Chapter

The Ecosystem of Connective Media: Lock In, Fence Off, Opt Out?

José van Dijck

in The Culture of Connectivity

Published in print January 2013 | ISBN: 9780199970773
Published online January 2013 | e-ISBN: 9780199307425 | DOI: http://dx.doi.org/10.1093/acprof:oso/9780199970773.003.0008
The Ecosystem of Connective Media: Lock In, Fence Off, Opt Out?

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The last chapter reassembles the histories of individual microsystems and identifies critical questions about the changing nature of the ecosystem and online sociality. Although each of the dissected five major platforms (Facebook, Twitter, Flickr, YouTube and Wikipedia) nurses its own mechanisms, they are staked in the same values or principles: popularity, hierarchical ranking, neutrality, quick growth, large traffic volumes, fast turnovers and personalized recommendations. The cultivation of online sociality is increasingly fenced off by three major chains of platforms (Facebook, Google and Apple); these chains share some operational principles even if they differ on some ideological premises (open versus closed systems). Questioning the role of algorithms in the steering of desires and the power of users to control their data—their ability to opt out—this chapter articulates larger political and social concerns, such as the changing meaning of “social,” “public,” “community,” and “nonprofit” in an ecosystem dominated by corporate forces.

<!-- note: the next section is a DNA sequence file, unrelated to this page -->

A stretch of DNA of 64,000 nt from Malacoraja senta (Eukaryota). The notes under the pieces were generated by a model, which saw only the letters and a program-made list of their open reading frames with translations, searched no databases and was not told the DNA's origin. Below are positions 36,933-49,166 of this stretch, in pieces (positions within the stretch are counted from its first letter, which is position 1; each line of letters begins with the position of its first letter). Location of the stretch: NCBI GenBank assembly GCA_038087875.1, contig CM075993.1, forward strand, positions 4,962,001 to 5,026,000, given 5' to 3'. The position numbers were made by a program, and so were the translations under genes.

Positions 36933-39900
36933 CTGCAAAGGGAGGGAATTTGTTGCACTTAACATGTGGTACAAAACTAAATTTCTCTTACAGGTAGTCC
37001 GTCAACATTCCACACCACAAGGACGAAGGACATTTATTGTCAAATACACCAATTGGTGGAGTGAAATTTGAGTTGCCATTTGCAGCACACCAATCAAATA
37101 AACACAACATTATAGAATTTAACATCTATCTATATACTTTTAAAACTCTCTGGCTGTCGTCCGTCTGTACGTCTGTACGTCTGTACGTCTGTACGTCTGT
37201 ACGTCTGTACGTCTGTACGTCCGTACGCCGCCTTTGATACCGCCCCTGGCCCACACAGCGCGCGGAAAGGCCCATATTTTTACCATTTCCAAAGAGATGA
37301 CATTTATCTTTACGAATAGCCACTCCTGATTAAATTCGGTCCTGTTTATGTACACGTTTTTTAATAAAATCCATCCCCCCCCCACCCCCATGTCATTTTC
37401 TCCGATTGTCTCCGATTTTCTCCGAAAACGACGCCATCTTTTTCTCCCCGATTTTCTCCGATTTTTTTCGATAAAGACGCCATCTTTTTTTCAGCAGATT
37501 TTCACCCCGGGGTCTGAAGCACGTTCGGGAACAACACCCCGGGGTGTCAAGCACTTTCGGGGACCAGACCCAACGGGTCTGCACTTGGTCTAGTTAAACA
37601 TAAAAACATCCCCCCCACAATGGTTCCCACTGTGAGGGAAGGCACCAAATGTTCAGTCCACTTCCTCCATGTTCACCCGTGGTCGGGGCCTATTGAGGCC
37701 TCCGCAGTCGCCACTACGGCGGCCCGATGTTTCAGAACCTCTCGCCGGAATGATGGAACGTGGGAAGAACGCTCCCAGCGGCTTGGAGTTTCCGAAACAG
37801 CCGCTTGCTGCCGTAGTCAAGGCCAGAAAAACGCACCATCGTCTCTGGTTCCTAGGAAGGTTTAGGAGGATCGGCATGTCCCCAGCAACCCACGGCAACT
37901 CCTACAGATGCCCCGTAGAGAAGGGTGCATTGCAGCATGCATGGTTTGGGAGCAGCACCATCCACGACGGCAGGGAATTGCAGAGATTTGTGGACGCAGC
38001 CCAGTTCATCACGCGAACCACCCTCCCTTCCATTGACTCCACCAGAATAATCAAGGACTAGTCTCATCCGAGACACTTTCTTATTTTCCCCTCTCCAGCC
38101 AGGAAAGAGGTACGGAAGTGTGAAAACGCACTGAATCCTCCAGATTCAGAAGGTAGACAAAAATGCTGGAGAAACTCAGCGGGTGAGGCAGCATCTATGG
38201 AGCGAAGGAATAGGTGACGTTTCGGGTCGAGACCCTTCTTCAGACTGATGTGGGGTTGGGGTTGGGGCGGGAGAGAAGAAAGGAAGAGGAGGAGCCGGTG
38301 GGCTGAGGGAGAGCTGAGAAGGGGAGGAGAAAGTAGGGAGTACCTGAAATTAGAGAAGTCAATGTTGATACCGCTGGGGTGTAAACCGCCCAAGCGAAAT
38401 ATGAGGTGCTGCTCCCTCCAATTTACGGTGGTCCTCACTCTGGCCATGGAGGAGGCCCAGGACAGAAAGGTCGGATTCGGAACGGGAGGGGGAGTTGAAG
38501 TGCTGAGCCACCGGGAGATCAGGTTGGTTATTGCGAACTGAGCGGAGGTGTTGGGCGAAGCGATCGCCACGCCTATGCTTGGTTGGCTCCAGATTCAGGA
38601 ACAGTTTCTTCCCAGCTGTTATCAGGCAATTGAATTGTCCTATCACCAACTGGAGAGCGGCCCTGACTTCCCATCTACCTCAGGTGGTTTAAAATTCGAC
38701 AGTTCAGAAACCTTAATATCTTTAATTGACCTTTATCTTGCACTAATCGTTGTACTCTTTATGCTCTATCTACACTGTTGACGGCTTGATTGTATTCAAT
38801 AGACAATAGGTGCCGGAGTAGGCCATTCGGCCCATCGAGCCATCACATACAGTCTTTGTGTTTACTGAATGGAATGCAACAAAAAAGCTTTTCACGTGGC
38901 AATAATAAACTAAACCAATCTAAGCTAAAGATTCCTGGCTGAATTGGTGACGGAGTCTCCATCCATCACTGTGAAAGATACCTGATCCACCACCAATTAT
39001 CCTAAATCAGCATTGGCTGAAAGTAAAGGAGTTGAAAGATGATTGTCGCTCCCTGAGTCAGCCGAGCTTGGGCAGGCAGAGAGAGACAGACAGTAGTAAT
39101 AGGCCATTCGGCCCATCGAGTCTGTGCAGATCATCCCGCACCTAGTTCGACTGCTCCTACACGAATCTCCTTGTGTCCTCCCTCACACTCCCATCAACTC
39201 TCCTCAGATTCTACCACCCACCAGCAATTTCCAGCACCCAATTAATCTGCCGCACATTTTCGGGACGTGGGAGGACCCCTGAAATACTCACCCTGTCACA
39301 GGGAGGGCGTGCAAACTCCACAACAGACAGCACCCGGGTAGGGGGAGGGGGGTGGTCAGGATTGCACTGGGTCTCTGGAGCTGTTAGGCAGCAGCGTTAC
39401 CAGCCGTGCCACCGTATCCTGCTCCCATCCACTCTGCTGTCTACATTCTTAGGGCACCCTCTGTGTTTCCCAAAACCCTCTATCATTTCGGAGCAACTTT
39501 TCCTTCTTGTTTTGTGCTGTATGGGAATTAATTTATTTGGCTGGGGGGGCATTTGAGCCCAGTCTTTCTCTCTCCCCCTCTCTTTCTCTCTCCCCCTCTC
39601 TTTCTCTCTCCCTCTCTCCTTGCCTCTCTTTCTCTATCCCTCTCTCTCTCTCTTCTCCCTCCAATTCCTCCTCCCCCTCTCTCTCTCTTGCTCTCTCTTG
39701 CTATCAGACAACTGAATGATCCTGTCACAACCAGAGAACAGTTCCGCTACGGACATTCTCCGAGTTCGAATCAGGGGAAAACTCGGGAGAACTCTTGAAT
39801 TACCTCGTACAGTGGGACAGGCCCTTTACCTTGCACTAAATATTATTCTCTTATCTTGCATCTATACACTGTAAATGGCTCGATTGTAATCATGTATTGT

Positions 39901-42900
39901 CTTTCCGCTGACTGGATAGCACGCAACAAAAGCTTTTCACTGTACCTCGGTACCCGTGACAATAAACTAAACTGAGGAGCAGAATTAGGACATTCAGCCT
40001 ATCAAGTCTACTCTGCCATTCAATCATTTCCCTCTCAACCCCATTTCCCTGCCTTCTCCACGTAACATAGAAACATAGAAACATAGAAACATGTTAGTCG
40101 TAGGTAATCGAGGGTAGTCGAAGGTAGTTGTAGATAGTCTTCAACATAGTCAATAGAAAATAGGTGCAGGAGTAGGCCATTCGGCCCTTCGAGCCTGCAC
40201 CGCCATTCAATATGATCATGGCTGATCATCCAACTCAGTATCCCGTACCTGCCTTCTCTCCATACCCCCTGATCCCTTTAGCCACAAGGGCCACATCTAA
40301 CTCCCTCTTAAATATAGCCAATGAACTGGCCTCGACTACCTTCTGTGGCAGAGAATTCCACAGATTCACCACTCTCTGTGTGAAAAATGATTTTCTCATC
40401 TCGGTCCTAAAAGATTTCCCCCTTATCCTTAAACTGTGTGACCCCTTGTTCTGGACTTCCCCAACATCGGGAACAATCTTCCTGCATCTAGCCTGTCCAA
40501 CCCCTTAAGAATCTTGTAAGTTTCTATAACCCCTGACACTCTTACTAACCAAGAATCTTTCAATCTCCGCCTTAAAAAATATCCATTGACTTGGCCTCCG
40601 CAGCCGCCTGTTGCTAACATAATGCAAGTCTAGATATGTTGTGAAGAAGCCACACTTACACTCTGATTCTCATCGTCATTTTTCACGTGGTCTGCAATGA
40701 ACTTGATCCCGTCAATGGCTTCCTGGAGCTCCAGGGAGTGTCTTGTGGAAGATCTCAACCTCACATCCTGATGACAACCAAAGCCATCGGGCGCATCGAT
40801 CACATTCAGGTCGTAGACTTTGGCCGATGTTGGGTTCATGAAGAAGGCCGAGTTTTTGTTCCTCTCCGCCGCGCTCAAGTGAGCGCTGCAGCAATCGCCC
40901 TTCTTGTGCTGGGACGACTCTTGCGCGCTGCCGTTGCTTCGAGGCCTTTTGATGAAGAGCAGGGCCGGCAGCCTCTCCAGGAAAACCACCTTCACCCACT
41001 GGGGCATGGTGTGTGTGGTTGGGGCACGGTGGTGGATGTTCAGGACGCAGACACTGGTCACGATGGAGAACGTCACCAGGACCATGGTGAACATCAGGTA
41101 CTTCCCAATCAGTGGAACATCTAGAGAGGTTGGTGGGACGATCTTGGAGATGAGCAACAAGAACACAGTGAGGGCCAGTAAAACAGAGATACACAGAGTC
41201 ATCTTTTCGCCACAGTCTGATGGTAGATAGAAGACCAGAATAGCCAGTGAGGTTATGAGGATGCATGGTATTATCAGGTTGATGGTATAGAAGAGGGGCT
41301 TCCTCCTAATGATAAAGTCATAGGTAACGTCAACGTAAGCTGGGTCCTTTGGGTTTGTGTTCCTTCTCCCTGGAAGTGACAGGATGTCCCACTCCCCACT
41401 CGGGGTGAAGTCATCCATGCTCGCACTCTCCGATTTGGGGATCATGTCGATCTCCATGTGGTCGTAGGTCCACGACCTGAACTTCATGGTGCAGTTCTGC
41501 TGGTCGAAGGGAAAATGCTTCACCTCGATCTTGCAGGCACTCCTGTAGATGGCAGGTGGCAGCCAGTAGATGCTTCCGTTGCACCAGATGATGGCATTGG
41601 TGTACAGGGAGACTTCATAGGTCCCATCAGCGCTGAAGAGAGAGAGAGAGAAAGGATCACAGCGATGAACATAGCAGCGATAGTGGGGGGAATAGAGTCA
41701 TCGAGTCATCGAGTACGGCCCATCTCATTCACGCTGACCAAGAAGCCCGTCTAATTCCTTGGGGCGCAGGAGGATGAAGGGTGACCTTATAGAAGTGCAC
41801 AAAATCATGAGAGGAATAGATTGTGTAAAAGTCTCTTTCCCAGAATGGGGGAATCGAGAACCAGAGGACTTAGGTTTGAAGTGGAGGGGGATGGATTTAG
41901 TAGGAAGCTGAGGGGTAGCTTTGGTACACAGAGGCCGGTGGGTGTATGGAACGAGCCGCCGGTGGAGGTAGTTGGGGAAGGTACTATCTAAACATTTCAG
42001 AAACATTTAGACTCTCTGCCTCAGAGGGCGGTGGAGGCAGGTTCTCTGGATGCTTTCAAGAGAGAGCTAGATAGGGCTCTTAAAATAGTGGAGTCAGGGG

Keywords: vertical integration; interoperability; ideologies; media literacy; media history

Chapter.  9954 words. 

Subjects: Sociology

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